The current (2018) Reko Diq project comprises a cluster of 18 known porphyry centres within a ~300° trending 10 x 3 km corridor, within the similarly elongated and marginally more extensive composite Reko Diq Igneous Complex. This corridor is bounded by the Drana Koh fault system to the north and Tuzgi fault to the south. Mineralisation is associated with the following intrusive events that constitute that complex:
• Early Miocene, ~23.3 Ma Tanjeel Porphyry System, overlian by a supergene blanket;
• Mid Miocene, ~18 to 14 Ma, the W, E and H35 deposits, distributed parallel to the main trend in the central to northern section of western half of the cluster, also known as the Northern Porphyry Cluster;
• Mid to Late Miocene, 12.9 to 11.9 Ma deposits of the Western Porphyry Cu-Au Systems, a series of medium-K calc-alkaline granodiorite and quartz-diorite intrusions with which the four adjacent and overlapping H79, H15, H14 and H13 mineralised centres are associated. These centres account for the bulk of the known potentially economic resources at Reko Diq. They are concentrated along the western margin of the overall cluster, aligned NNE, normal to the main trend;
• Late Miocene, ~11 to 10 Ma, the Southern Porphyry Cluster, including 4N, H2, 12, H8, 58, H7, H27, H9, H3, H36 and PK, predominantly concentrated along the southern margin of the area defined by the cluster, parallel to the overall ~300° trend.
The Reko Diq igneous complex is composed of Miocene diorite, quartz-diorite, quartz diorite to granodiorite and hornblende-diorite porphyries intruding Miocene age volcanic sequences of Andesite and tuff, felsic volcanic rocks and volcaniclastic rocks and pyroclastic breccias.
The main mineralised centres at Reko Diq (e.g., H9, H11, H14-H15, H79 and Koh-i-Dalil) are generally hosted cylindrical intrusions, which in plan view are typically >0.2 km2, the largest of which is Tanjeel (0.68 km2 and H14-H15 (0.75 km2). Miniature examples, with surface diameters of 100 to 200 m are also common (e.g., H7, H35 and H13).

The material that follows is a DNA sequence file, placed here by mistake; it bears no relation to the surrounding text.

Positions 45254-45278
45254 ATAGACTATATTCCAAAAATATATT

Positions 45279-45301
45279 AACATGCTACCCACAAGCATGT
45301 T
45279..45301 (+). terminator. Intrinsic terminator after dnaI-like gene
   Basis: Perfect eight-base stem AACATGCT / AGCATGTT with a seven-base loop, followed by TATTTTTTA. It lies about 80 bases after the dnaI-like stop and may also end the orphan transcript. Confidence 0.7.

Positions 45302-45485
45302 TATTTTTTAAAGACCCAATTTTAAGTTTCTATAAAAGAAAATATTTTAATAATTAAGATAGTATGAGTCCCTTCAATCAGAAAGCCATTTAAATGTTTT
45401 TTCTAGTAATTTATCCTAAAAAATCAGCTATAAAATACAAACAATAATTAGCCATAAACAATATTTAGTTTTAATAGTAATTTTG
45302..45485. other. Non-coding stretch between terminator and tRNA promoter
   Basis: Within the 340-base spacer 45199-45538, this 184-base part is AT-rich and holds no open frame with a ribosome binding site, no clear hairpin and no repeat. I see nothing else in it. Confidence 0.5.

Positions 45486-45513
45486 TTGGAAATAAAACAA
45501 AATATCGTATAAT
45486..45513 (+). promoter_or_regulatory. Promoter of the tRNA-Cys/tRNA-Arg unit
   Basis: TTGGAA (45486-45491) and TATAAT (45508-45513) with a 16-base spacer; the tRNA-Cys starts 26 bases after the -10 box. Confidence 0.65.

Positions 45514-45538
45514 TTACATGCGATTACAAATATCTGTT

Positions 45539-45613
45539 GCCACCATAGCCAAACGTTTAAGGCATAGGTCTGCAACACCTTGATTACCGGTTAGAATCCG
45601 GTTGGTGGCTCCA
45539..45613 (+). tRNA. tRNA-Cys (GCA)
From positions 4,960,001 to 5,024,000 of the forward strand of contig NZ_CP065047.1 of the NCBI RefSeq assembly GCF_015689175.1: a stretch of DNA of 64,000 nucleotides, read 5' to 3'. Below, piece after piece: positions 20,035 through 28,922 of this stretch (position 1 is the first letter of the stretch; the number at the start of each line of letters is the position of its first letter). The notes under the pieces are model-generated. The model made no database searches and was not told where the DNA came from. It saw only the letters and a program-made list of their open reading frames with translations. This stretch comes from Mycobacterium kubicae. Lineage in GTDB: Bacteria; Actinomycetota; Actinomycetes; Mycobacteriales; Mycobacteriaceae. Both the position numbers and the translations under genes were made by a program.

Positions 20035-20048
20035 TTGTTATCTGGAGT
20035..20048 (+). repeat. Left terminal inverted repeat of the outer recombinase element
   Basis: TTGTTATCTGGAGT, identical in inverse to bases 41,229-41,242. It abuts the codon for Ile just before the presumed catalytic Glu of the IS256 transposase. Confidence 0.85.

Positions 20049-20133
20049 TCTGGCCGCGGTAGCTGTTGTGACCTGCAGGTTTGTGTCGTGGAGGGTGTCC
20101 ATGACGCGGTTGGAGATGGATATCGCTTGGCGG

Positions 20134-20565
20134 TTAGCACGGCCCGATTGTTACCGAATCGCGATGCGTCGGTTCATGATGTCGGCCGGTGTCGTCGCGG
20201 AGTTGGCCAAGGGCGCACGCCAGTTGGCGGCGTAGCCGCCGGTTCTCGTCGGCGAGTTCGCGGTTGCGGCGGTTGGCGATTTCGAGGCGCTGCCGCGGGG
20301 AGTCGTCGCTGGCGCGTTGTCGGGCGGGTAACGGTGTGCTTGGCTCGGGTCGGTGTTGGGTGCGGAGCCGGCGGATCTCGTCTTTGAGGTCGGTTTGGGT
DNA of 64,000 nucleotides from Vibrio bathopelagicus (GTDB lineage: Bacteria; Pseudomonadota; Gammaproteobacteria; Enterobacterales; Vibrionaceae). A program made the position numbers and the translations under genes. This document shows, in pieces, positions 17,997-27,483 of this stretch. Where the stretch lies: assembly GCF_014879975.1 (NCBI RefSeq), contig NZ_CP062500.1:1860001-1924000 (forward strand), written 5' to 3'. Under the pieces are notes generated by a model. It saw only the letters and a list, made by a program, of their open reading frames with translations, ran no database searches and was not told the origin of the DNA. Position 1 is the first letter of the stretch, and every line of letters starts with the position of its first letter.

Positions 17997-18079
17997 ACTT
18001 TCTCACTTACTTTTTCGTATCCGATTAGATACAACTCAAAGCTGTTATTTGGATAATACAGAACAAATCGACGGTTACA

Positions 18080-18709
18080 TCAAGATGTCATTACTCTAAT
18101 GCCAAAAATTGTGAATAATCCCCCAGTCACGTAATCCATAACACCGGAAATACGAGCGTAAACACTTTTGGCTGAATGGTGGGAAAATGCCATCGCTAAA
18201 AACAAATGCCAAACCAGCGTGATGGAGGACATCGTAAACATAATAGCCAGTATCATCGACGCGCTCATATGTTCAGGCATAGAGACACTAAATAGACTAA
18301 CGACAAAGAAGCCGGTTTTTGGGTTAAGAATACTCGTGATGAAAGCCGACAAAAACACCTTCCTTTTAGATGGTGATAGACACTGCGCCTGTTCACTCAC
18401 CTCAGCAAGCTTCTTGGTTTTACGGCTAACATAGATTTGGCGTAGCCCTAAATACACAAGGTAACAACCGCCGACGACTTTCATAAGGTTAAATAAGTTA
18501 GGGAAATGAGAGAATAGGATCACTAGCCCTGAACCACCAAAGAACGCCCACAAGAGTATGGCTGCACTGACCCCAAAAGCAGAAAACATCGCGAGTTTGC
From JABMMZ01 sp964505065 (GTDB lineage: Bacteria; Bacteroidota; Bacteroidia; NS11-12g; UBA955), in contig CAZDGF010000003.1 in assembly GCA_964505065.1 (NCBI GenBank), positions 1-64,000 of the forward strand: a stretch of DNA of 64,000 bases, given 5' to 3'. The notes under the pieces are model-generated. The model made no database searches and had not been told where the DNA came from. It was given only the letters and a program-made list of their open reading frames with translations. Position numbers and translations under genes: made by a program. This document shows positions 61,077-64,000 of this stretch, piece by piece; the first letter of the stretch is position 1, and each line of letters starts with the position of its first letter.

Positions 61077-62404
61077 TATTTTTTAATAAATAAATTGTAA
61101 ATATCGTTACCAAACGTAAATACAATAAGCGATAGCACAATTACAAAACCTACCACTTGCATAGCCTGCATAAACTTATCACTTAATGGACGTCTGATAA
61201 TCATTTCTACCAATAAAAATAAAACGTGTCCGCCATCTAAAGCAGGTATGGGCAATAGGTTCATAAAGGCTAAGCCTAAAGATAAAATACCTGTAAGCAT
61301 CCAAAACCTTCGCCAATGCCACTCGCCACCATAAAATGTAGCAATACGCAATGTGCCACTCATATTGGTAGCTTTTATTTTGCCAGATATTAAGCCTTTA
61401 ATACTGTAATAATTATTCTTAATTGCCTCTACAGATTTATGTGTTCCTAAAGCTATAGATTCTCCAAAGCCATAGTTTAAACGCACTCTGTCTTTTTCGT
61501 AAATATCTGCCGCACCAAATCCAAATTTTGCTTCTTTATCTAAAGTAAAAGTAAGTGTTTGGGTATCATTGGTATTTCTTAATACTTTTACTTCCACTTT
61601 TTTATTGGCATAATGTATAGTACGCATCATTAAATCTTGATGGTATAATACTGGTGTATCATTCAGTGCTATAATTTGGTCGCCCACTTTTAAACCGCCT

The Chagai Porphyry Copper Belt
The Reko Diq porphyry Cu-Au deposit cluster lies within the Chagai Porphyry Copper Belt, which extends for ~300 km, from Saindak near the Iran border in the west, to Dasht-e-Kain to the east of Reko Diq. It comprises 48 porphyry Cu-(Au, Mo) systems formed in consecutive magmatic events in the,
• Mid to Late Eocene from 43 to 37 Ma; e.g., the Ziarate (43.1±1.1 Ma) and the Ganshero (36.1±1.1Ma; Breitzman, 1979) prospects in the eastern Chagai belt;
• Late Oligocene and Early Miocene from 24 to 22 Ma; e.g., the Saindak deposit in the western Chagai belt and the Tanjeel deposit in the Reko Diq area, and a slightly younger, early Miocene magmatic event from 18 to 16 Ma; e.g., the Sor Baroot (16.9±0.9 Ma), northeastern Koh-e-Dalil (18.66±0.2 Ma) and the Ting Darguan prospects (Perelló et al., 2008; Richards et al., 2012);
• Mid Miocene from 14 to 10 Ma, with associated porphyry Cu-type hydrothermal alteration, particularly in the Reko Diq area (as detailed above) but is also found elsewhere along the Chagai belt (Perelló et al., 2008);
• Late Miocene to Early Pliocene from 6 to ~4 Ma, represented by quartz-alunite epithermal and porphyry Cu-type alteration centres such as that found at Koh-i-Sultan.
Together these events formed a series of magmatic arcs, one of which is the ~500 km long and up to 140 km wide arcuate Neogene Baluchistan arc composed of calc-alkaline plutonic, volcanic and sedimentary rocks, part of the continental-scale Tethyan belt that spans eastern Europe and Asia. The Baluchistan arc contains three major, widely spaced, calc-alkaline volcanic centres in Pakistan and Iran. It is located some 400 km north of the east-west trending Makran trench and subduction zone (which lies beneath the Arabian Sea), and with the Hamun-i-Mashkel forearc depression and Makran ranges, comprise the 1000 km long Makran arc-trench system. This arc-trench system formed during northward subduction of the oceanic slab on the leading edge of the Arabian plate beneath the Eurasian plate in southeastern Iran and western Pakistan. It is bounded to the east by the major regional sinistral, north-south to NNE-SSW Chaman and Ornach-Nal transform fault complex, accommodating the relative motion of the juxtaposed Indian plate which has undergone continent-continent collision with the Eurasian plate east of those structures. The intersection between the east-west Makran arc-trench system and the north-south transform fault complex marks the triple junction between the Arabian, Eurasian and Indian plates. The Baluchistan/Makran magmatic arc is bounded to the west by the active zone of continent-continent collision between the Arabian and Eurasian plates that parallels the Persian Gulf.